Kirby 100: 100 Top Creators Celebrate Jack Kirby’s Greatest Work (book review)

To celebrate the centennial of Jack Kirby’s birth in 1917, TwoMorrows Publishing asked one hundred stars of comics and animation to praise and critique their favourite piece of Kirby art. The result is this fine, big, colourful book, ‘Kirby 100’. The essays are arranged with the art in chronological order so the early pages feature Jack’s 1940s art and the later ones his last work.

As individual reviews of over one hundred essays would be silly, I’ve picked out those creators with whose work I am familiar and checked what they had to say. I imagine this is what most readers will do before perusing the other pages. Another route is to scan it for interesting art, see who picked it and read their comments. Essentially, this is a coffee table book, not one to sit and read cover to cover so there are several approaches.

The one hundred contributors are numbered. Number 11 is Rich Buckler, Sr. who tells us how he sent art samples to Kirby just after Jack had left Marvel. Jack liked them and told him, ‘Go see Stan Lee and tell him I said to give you a job.’ Stan did. Buckler’s chosen work is a cover he hired Kirby to do that features Lancelot Strong. Buckler was famous and infamous in the Kirby household I think for his pastiche of Jack’s work when he drew Thor and the Fantastic Four, frequently copying Kirby layouts if not the style. More homage than theft, surely, as he was a big fan.

Number 13 is Dave ‘Watchmen’ Gibbons, once known, long ago, as Dave Gibbons. He picked an obscure five-page story from Alarming Tales # 5 that Simon and Kirby did for Harvey Comics. Dave theorises that this kind of five-page adventure may have inspired Erik Von Daniken. In any case, they inspired him.

Number 22, Sal Buscema, tells how he got into comics through his brother John and was familiar with Kirby’s Marvel work. He started out trying to imitate ‘The King’ but John said, ‘Don’t do that. This guy is in a class by himself’.’ He advised Sal to emulate the power and energy but do it in his own way. Sal picked an Incredible Hulk pin-up from Fantastic Four Annual # 1.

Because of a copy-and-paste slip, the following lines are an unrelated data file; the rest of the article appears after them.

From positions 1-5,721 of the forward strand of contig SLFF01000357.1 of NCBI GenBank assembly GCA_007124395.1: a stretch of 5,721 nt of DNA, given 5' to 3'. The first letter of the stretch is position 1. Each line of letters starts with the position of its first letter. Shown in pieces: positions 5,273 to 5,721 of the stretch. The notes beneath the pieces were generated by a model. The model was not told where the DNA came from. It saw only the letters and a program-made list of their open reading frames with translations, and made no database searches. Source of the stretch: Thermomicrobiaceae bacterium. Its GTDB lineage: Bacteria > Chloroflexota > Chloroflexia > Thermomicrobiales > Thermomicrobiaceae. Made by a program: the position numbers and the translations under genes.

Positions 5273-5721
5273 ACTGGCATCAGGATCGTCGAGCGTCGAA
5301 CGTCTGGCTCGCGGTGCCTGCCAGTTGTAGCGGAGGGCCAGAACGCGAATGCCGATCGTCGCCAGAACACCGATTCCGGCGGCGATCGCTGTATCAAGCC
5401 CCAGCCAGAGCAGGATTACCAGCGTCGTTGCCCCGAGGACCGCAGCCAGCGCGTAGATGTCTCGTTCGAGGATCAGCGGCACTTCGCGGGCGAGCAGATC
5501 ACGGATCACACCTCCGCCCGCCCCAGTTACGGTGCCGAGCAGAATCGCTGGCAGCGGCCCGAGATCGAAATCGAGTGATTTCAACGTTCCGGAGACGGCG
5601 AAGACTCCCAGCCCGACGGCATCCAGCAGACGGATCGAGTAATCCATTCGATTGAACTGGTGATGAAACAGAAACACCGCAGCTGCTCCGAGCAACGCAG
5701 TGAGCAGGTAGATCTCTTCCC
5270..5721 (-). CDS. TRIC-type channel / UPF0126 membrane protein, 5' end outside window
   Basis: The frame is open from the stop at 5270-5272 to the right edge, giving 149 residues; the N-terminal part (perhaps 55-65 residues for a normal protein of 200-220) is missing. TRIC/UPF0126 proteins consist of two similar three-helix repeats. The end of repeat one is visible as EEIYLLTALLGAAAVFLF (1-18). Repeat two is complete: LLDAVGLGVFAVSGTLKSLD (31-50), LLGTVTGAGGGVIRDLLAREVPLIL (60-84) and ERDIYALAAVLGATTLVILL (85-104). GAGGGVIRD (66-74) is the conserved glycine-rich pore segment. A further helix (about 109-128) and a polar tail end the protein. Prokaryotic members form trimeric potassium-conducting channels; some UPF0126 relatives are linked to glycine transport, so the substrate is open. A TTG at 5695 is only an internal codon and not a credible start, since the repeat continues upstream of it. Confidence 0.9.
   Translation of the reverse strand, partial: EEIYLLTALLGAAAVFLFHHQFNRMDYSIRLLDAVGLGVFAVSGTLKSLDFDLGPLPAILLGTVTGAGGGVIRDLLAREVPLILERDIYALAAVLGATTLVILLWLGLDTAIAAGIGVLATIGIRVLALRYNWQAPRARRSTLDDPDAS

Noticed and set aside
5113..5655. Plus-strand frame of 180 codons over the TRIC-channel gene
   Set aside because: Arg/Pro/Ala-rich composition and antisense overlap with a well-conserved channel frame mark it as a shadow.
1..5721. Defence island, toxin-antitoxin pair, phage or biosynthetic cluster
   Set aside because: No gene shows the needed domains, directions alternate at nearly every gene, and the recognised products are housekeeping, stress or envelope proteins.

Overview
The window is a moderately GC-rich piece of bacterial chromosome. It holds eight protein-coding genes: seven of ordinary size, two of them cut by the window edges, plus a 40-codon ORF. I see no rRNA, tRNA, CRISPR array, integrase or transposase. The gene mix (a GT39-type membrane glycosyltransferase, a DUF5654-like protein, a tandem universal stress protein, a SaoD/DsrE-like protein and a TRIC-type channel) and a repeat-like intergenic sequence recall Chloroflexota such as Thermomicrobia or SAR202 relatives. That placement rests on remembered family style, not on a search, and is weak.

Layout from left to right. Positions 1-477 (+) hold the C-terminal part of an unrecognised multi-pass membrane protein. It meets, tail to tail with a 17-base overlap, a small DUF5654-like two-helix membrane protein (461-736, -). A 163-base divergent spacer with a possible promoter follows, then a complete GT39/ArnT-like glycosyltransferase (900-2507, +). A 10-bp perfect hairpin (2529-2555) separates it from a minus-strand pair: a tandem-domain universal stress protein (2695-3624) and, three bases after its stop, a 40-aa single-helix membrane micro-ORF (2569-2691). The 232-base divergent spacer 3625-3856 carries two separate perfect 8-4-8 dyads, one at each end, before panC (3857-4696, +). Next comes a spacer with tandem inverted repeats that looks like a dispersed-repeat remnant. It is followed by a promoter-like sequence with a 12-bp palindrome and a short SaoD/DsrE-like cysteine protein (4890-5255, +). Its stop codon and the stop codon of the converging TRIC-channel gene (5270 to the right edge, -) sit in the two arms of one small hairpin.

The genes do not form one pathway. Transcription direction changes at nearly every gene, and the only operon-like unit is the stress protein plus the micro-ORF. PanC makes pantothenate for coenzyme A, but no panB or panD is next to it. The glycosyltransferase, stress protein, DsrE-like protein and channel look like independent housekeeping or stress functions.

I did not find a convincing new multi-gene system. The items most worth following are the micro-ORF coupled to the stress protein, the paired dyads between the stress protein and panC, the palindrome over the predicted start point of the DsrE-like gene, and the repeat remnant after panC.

The comments of Walter Simonson, number 32, are surprisingly brief given the number of Kirby characters he’s drawn. If I had to pick an artist who best gets the guts of Kirby’s style it would be Simonson but he doesn’t have a lot to say. His chosen art is the opening battle scene from Journey Into Mystery # 113.

Meanwhile, at number 34, is P. Craig Russell who doesn’t draw at all like Kirby but is full of admiration and analysis. He loved Jack’s work but never tried to copy it. Russell reckons that our hero went from a fluid style in the 40s to a blocky style in the 80s and the high point in this evolution, combining grace and power, was the 60s. Most people would agree with that. He picked Fantastic Four # 40-70 as his favourite, a broad swathe of Kirby that must be in most fans’ top ten.

Number 37 is John Romita, Sr. of Spider-Man fame. He picks Tales Of Suspense # 77 featuring Captain America against the Red Skull but also tells how Captain America # 1 impressed him when he was a kid. Modestly, Romita didn’t rate himself highly as an artist when he was younger but he learned dynamic storytelling by going over Kirby’s layouts, basic though they were. Turning the page, number 38 caught my eye. I don’t know Paul Smith’s work but his favourite Kirby inker was Vince Colletta. He also states that Dick Ayers was Kirby’s best inker. Controversial.

Fellow Brit, Barry Windsor-Smith fills the 44th slot. Smith said he was on the verge of giving up comics when he came across Kirby. Older fans will remember Barry’s early work on ‘Daredevil’ and ‘The Avengers’, clearly inspired by Kirby and Steranko. I still love that stuff. Barry thinks someone should make a docu-drama about the early days of Marvel, with actors playing Lee and Kirby. Well, it’s an idea.

Unsurprisingly, Jim Starlin liked Kirby’s cosmic stuff and he chose a picture of Metron to fill his slot at number 65. Surprisingly, he says it was Metron that inspired the appearance of Thanos and not Darkseid as so many think.

On to 67, 68 and 69. Veteran Kirby inker Mike Royer’s choice is a splash page that embodies heroism, honour, courage, valour and struggle. It’s page 25 of New Gods # 6 featuring the Glory Boat. That issue was definitely one of Kirby’s best for both story and art. New Gods # 7 was even better and it was picked by both Tom Scioli and Giorgio Comolo. I admire their taste.

And so on. At the back there are thirteen pages of ‘One Hundred Years Of Kirby: A Chronology Of The King’s Reign.’ Jack passed away on 6 February 1994 but there have been developments concerning his work to this day. Kings never really die. Ask Elvis fans.

TwoMorrows Publishing has been clever here. They could have simply done a bigger, splashier issue of ‘Jack Kirby Collector’ but getting a hundred artists to give an opinion has more weight. It’s like the Nebula awards in Science Fiction. Winning a Hugo is nice because the fans like you. Winning a Nebula is class because your fellow professionals like you. ‘Kirby 100’ is probably a must-have for Kirby fans.

Eamonn Murphy

September 2017

(pub: TwoMorrows Publishing. 223 page illustrated softcover. Price: $34.95 (US). ISBN: 978-1-60549-078-6. Direct from them, you can get it for $29.71 (US))

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